Maintaining a high level of Health and Safety is a requirement of good productivity.  If you're injured or sick, your productivity will decrease.  You might even miss some days of work, which cuts into your paycheque and leaves your crew short a planter.  Eat well, sleep well, and practice techniques that minimize the chance of musculoskeletal injuries.  Wear and use the right gear.  Understand typical planting risks and hazards and how to avoid them.  Remember that you have a legal responsibility to practice reasonably safe behavior.

While it's tempting to try to compete in productivity with the experienced planters, remember that they've already mastered their quality and know how to keep themselves and those around them safe.  Once you become competent in terms of safety and quality, productivity will start to rise naturally, and your foreman will feel comfortable with giving you tips to reach higher daily numbers.

Staying Organized

Never underestimate the effect that being organized can have on your productivity and earnings.  Don't be lazy - be organized.  As a planter, making sure you're informed and ready to go at the beginning of each day makes a big difference to how productive you are.

Here are some helpful ways to stay on top of your organization:
- Remember this phrase:  "Boots, bags, shovel, water, lunch."  Every morning, before you get into the truck, do a visual inspection to make sure you have all five of these items.
- Always fill your water jug at night.  It helps you avoid a lineup, and on cold camp mornings, the water lines might be frozen, so you might be out of luck.
- Repair or replace any worn or torn gear as soon as you notice it.  Don't wait until the end of the shift to do something that you could do this evening.
- Know the weather forecast and potential site conditions for the next day, so you can organize any clothing or special gear in the evening.  Don't leave it for morning.
- Know the contract specs.  If you don't, or if you forget, ask your foreman.
- Know what to do in an emergency.  Run through scenarios in your head.  Know where to find emergency contact information, and how to work things like VHF radios and satellite phones.  Always know what radio channel to use to call for help.  Assume that your foreman, the person who is normally in charge, is the one who is hurt and unconscious.  Your foreman should verbally test you once in a while on a drive home from the block, by giving a potential disaster scenario and asking you to walk through all the steps that need to be taken in that situation.
- Keep track of your tallies every day.  Write them down in a diary along with information such as prices, block numbers, who you were working with, what the weather was like, and any other notable information that can help jog your memory about things that happened that day.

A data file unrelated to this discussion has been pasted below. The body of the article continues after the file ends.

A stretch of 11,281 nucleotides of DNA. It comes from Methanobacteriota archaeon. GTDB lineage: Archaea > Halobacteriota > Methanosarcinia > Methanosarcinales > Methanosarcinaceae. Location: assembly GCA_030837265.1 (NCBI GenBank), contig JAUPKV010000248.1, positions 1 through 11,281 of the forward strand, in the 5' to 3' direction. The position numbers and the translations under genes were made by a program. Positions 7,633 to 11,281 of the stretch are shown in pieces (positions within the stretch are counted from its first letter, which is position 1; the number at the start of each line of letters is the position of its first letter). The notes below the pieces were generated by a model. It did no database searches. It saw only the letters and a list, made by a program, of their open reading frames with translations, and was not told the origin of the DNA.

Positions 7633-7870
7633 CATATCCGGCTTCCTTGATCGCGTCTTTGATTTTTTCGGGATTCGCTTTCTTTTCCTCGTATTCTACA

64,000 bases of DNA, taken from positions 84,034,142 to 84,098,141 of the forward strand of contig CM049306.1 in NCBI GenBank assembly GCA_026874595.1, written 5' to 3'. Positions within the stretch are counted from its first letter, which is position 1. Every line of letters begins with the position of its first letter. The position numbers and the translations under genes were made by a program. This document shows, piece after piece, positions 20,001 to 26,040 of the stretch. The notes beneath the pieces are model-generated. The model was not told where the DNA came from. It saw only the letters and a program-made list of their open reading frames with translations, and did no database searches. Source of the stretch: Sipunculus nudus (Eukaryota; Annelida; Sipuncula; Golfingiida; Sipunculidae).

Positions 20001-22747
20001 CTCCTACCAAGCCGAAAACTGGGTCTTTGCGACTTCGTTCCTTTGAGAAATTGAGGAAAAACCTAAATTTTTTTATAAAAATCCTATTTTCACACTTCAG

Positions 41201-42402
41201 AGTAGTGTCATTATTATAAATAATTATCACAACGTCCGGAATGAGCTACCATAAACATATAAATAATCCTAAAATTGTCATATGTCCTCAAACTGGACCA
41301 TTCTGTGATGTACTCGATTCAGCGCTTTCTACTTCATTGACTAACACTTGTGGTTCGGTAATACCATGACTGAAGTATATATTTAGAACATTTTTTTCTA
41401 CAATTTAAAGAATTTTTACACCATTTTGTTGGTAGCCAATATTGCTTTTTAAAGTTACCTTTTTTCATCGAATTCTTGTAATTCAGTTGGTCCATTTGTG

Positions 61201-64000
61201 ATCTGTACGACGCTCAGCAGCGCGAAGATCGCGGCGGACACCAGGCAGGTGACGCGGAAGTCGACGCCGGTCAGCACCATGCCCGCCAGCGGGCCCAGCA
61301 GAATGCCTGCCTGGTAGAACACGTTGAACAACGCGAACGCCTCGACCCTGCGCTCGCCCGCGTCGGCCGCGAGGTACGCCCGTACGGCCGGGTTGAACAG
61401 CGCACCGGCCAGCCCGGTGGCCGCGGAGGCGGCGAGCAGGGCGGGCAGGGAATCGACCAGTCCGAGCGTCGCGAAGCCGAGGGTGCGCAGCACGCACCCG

Efficient Planting Techniques

Highballers move fluidly through the block, always positioning themselves correctly to complete the next anticipated task, and seldom doing only one thing at a time.  They know how to move through the land and plant with minimal strain on their bodies, and minimal energy wasted.

Planting has many steps:  bagging up, looking for naturals, looking for a good microsite, moving to it, screefing (if needed), driving the shovel into the ground, opening the hole, inserting a seedling, closing the hole, flagging (if needed), looking for trees, and doing it all over, again and again and again.  Each of these steps takes time.  You're capable of trimming a bit of time off each of these steps, sometimes by combining a couple of tasks together.  Even just a second or two saved each time that you plant a tree adds up if you repeat something a hundred thousand times in a summer.

Here are some techniques to help you maximize your productivity:
- Always plan ahead.  Be looking for the spot for your next tree as soon as your current tree is in the ground.  Eventually, you'll get to a point where you're skilled enough to always be planning out the next two or three trees ahead of you.
- Learn to plant ambidextrously.  Sometimes, the best microsite is in a spot which is awkward to deal with in your normal planting stance, but if you're able to quickly reverse your shovel hand, you might find that spot easier to deal with.  If I had to give one single piece of planting advice to new planters, it would be to learn to plant ambi.
- Sometimes, being lazy is not a bad thing.  If you pick a microsite that's easy to plant in and still meets requirements, that's smarter than putting more effort into a more difficult microsite.  I guess that rather than saying it's good to be lazy, I should say that it's smart to be efficient.  In both situations, the goal is to conserve energy.
- Use the spacing tolerance to your advantage.  Don't aim for perfect spacing.  Aim for perfect AVERAGE spacing, but be willing to fluctuate by a foot or so to find the best spots.
- Practice movements and approaches that conserve energy.  Don't bend over twice for one tree.
- Always think of ways to multi-task, such as grabbing a seedling while you're in the process of walking to the next spot.
- Always plant the back of your piece first, but don't dead-walk in to start at the back!  Plant your way in.
- Learn about piece management techniques to make your approach to planting more efficient, and to minimize inefficient things like dead-walking.

Efficient Work Strategies